When Meghna and I started hosting Mangta Hai on Channel V, there was nothing like it on Indian television. We took the request show format and turned it on its head. Unfortunately, music channels now don’t bother about the music, preferring to compete with every other station with formats that range from soap operas to reality shows. I’d hate to think that this is all we want as a viewing audience. I think it’s more representative of the laziness that creeps into a programming team. Family drama does well on a GEC format, so let’s do teen drama on music television. Reality shows rock, so let’s forget about rock ‘n’ roll. And unfortunately, it’s getting to be that way on radio too.

I came to know you through Twitter. You are also one of the few hands-on celebrities on Twitter that interacts with his/her followers. Why this interest in Twitter? Is it a business tool, or just a personal pastime, or as some people say, simply waste of time?

I had to set up a Twitter account in 2010 because I was a part of an international online tasting panel choosing the cask that would be Glenfiddich’s Vintage Reserve that year. We were scattered across the world, but put our tasting notes up on Twitter in real time. I let it languish for a long while after that, but then found myself drawn into conversations with people like you, about topics as diverse as political inaction and single malt whisky. I’ve never met most of the people with whom I interact, and I probably never will. But they offer me a point of view that’s different, and one that I thoroughly enjoy receiving. But the day you get me tweeting about my personal life or what I had for breakfast, please, shoot me.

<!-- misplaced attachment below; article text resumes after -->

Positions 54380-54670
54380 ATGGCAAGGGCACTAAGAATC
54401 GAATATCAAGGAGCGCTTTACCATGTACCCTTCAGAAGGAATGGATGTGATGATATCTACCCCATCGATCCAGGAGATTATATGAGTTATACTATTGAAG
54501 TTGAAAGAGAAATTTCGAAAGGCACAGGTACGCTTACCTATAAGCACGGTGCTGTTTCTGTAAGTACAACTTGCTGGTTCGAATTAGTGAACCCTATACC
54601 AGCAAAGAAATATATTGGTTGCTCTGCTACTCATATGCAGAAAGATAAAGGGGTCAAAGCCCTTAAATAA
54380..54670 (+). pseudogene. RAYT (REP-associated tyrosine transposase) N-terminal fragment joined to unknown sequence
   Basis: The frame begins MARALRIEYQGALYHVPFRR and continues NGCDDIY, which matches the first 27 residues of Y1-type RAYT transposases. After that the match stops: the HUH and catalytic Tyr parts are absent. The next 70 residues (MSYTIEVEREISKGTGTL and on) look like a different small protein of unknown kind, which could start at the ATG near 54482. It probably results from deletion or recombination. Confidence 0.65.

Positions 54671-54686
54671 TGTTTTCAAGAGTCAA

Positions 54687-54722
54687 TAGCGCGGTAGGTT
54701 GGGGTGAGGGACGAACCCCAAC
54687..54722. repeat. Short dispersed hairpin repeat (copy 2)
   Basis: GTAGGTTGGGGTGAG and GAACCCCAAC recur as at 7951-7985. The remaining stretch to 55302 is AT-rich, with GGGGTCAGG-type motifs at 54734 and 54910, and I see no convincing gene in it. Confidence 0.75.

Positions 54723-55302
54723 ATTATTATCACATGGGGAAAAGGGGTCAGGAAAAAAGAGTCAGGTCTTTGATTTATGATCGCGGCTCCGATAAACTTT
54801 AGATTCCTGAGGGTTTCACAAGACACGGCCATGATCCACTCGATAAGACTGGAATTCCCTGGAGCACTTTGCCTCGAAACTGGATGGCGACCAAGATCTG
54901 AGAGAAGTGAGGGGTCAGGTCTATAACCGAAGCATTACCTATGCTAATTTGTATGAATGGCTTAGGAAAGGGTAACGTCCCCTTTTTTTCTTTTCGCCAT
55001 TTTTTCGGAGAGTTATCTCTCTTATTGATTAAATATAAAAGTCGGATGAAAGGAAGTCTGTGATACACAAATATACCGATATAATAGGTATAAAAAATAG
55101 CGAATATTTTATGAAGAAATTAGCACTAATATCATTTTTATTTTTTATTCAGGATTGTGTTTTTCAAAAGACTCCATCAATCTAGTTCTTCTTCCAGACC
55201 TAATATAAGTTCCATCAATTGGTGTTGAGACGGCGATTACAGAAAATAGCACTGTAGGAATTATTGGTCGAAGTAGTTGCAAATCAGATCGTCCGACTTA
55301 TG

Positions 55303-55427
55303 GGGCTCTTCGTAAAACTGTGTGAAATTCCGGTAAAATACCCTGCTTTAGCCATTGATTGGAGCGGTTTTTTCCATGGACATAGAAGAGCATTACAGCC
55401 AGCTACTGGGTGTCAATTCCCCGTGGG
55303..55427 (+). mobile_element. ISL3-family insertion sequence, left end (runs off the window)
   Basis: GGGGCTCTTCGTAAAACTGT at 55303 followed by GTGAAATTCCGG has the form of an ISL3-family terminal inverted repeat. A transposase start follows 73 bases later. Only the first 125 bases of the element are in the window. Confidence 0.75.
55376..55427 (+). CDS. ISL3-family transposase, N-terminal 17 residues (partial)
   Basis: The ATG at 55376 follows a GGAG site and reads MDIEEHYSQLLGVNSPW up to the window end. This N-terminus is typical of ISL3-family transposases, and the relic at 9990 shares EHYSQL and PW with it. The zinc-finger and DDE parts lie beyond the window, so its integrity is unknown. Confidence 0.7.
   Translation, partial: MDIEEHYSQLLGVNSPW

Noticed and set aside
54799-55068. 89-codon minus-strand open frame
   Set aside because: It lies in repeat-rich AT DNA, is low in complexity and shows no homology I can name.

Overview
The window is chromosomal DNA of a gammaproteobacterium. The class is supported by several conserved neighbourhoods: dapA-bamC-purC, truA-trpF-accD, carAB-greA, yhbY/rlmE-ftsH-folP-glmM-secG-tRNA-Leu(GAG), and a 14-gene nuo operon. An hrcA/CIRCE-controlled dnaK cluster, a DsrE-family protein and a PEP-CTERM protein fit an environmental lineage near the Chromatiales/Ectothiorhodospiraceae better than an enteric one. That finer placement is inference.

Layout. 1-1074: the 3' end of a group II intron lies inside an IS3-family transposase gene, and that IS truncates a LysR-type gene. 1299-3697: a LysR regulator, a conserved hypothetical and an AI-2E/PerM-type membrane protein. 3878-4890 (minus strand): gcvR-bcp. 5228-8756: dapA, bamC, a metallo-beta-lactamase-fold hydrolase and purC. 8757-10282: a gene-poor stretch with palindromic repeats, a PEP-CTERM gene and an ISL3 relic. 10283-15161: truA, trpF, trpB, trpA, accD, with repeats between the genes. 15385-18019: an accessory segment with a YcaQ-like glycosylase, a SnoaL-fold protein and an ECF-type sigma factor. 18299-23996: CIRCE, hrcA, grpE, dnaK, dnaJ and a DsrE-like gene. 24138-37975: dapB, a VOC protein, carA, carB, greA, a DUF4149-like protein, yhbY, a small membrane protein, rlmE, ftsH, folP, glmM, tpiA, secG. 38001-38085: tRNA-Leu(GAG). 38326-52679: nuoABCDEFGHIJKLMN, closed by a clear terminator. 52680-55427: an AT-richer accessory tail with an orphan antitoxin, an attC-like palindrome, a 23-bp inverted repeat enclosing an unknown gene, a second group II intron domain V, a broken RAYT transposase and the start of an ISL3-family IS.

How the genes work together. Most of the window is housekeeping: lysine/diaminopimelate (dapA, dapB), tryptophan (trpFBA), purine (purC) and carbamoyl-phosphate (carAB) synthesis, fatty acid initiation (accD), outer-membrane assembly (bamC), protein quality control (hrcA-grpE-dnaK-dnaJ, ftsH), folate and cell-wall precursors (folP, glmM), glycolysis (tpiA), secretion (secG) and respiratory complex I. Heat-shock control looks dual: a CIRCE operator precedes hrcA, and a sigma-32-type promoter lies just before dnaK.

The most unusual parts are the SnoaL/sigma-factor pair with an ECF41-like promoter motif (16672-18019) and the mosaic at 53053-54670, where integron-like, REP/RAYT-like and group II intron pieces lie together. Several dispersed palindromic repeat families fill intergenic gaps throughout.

You've written a piece of fiction called Call Me Dan which to me is a humorous look at the changing lifestyles of India. Where did the want to write a book originate and where did the idea for the character of Dan come from? Also, can we expect some new literary works from you in the future?